The experience immediately became difficult for me, because of my historic desire to appear less and less in public.
Randall Packer immediately understood my need and suggested I open my mind, because there are infinite ways to tell yourself in a self-portrait.

As he told me himself: Not a problem at all. There are many ways to depict and portray the self: you can use objects, you can use your environment, you can use any other aspect of your life that reveals something about yourself.

Strange to say, I used as a starting concept, Rembrandt’s Slaughtered Ox, to define the anatomical parts of myself.
And Rembrandt’s Slaughtered Ox is a sort of self-portrait, capable of narrating the misfortunes of the artist’s life.

That painting and Dr. Tulp’s Anatomy Lesson, were the artistic inspiration from which I created the video for my self-portrait.
THIS is the result, and it speaks a lot about me, without highlighting my face.
Randall Packer liked the work and also the group that studied with me.

Self-portrait as a collage

A couple of years ago I was proposed to exhibit in Milan, Rome and Venice in a group show.
The proposal was interesting.
The theme was among the least preferred for what concerns me: self-portrait.
A collage to portray myself was certainly the way I immediately preferred.
But I did a more complex operation that I could summarize as follows:

  • Use of paper collage and recovered materials
  • the materials recovered were my father’s
  • self-healing self-portrait to overcome paternal grief
  • collage intended precisely as tesserae of various materials joined together
  • use of various mediums: acrylic, felt-tip pens
  • my face painted and collaged twice, to suggest human duality
  • union of image and written word
  • self-portrait was based on a poem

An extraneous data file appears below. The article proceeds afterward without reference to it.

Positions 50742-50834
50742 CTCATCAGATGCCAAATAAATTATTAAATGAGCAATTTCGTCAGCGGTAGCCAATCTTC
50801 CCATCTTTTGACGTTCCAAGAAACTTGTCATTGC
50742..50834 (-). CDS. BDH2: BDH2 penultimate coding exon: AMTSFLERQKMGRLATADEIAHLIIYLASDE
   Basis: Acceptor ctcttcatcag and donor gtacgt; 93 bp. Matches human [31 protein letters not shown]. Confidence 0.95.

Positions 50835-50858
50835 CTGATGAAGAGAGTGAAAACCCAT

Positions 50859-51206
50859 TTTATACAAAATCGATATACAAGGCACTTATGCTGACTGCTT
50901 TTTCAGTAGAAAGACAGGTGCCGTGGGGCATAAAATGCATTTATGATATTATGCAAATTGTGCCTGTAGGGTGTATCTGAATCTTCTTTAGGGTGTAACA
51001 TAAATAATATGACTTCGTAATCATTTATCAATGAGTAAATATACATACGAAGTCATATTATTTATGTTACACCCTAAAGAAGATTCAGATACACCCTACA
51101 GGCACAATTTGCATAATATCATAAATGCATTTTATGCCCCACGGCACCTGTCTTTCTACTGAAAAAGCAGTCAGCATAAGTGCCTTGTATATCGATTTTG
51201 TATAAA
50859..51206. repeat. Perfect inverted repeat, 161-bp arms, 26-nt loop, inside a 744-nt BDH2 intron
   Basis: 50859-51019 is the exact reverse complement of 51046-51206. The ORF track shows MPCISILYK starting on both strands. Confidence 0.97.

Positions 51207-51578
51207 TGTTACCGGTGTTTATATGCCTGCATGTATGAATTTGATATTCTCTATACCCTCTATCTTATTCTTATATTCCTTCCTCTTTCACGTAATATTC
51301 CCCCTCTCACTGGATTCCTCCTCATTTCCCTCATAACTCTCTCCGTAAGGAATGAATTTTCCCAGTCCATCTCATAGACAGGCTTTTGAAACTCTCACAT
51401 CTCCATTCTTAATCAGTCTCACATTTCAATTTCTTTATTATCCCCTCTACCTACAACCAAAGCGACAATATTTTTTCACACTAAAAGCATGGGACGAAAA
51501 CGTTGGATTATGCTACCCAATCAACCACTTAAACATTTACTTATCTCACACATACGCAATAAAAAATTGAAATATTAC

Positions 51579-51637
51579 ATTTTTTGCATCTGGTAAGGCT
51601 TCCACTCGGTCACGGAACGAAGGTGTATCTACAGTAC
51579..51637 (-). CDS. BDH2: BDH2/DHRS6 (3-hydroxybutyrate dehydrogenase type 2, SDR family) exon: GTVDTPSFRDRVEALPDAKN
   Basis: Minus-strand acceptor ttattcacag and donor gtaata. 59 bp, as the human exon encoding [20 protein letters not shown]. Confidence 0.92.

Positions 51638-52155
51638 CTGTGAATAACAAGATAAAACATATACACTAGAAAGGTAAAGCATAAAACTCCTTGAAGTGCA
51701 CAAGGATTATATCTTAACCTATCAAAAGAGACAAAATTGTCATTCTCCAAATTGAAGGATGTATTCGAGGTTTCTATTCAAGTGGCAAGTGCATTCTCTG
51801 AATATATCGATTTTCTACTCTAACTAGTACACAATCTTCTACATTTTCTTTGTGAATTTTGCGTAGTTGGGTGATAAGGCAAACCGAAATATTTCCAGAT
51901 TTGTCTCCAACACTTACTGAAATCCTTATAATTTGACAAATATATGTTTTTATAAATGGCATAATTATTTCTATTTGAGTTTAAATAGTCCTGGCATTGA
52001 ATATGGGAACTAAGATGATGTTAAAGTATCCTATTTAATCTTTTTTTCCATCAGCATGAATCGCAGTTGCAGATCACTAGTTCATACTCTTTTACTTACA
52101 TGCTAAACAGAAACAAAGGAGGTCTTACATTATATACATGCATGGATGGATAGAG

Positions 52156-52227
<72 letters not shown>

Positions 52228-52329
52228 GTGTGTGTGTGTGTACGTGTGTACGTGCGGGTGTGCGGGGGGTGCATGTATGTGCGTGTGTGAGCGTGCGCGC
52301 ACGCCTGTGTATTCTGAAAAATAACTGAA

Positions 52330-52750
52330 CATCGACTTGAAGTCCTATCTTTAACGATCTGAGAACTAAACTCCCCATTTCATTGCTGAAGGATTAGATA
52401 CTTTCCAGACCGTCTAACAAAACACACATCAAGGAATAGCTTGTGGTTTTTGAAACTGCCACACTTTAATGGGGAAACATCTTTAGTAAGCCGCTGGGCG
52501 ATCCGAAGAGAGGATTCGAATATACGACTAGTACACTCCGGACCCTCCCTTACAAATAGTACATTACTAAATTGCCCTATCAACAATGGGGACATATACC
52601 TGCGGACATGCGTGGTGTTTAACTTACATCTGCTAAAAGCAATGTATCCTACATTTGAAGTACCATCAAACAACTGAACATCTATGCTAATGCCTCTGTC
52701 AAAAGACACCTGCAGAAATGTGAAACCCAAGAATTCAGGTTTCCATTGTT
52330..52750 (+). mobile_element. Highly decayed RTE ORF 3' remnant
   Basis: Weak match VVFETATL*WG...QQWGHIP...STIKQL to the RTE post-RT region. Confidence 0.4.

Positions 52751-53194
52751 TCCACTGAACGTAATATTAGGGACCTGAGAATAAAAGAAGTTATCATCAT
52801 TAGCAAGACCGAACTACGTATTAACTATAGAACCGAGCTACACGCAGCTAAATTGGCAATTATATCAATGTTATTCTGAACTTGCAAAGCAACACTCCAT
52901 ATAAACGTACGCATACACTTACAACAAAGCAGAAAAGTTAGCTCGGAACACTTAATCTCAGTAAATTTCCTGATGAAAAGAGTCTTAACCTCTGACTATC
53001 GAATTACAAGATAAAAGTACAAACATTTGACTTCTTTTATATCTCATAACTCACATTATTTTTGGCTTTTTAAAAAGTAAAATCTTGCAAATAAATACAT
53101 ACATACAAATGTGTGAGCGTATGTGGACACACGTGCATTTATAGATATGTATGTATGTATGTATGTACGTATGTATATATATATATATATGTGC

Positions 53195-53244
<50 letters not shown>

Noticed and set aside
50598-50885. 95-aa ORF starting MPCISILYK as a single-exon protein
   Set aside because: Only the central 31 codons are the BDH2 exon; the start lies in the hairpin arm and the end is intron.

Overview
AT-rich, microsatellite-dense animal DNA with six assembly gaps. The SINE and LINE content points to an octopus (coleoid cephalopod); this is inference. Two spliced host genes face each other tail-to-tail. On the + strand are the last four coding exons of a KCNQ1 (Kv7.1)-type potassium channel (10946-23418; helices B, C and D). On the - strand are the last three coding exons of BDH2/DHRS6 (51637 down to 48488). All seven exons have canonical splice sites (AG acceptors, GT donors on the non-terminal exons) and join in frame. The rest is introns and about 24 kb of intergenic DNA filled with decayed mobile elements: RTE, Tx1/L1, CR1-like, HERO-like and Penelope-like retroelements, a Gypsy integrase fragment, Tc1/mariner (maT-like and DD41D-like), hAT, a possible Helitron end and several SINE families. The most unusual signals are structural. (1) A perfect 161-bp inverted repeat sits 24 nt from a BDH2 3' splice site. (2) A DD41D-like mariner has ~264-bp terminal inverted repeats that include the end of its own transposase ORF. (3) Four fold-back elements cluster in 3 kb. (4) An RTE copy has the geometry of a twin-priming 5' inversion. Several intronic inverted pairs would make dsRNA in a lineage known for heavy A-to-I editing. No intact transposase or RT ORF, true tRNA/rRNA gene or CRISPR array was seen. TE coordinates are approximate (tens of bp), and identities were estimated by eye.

For this last point I enclosed a notebook attached to the painting together with a pencil with the written poem that inspired the self-portrait on the front page.
People had difficulty in appropriations the page perhaps because they thought that it somehow entered the painting.
Some people managed to get courage and started to write.


Self-portrait was supposed to be a collective operation.
Where even though I had my face printed and painted on canvas, I was an element of the whole operation.
Again, my favorite painting as a teenager, Dr. Tulp’s anatomy lesson.
The corpse was me, the viewers of the show the doctors around the corpse.
And like all studies, people should have learned something from this self-portrait.

Self-portrait as self-denial

So self-portrait can be an interesting form of communication with the public and finds meaning not only in self representation but also in communication with the viewer.
Am I the one in self-portrait? Yes and no.

It is my self-portrait, but it is also the story of the objects that my father loved, it is also my interpretation of relationship with my father, but I am also split, because I know I am not one person.

And then I invite the audience to enter into history, through a poem that is a representation of me in words and that in turn filters on another plane.
Can a self-portrait be defined as a collage of emotions? of stories? of self-presentations?

Self-portrait, collage of many selves

While in the past centuries all these planes were stratified within symbols and allegories often indecipherable and highly intellectual but on a reassuring surface made of common objects and perceived as such, today in the era of the whole and immediately the objects, shapes and concepts are united on the same plane that often seems to go beyond the surface.

Collage in self-portrait and self-portrait as a collage of feelings and forms, can be playful and apparently superficial operations.

Rarely are they, because an artist behind and within oneself has years of study and work that these are really a collage from which to take inspiration.

A phrase attributed to Picasso says: Artists Copy, Great Artists Steal.

Obviously doing something new, otherwise it is no longer a self-portrait but a meaningless collage that will represent someone else’s self-portrait and therefore, it will no longer be a self-portrait but a useless portrait without ideas.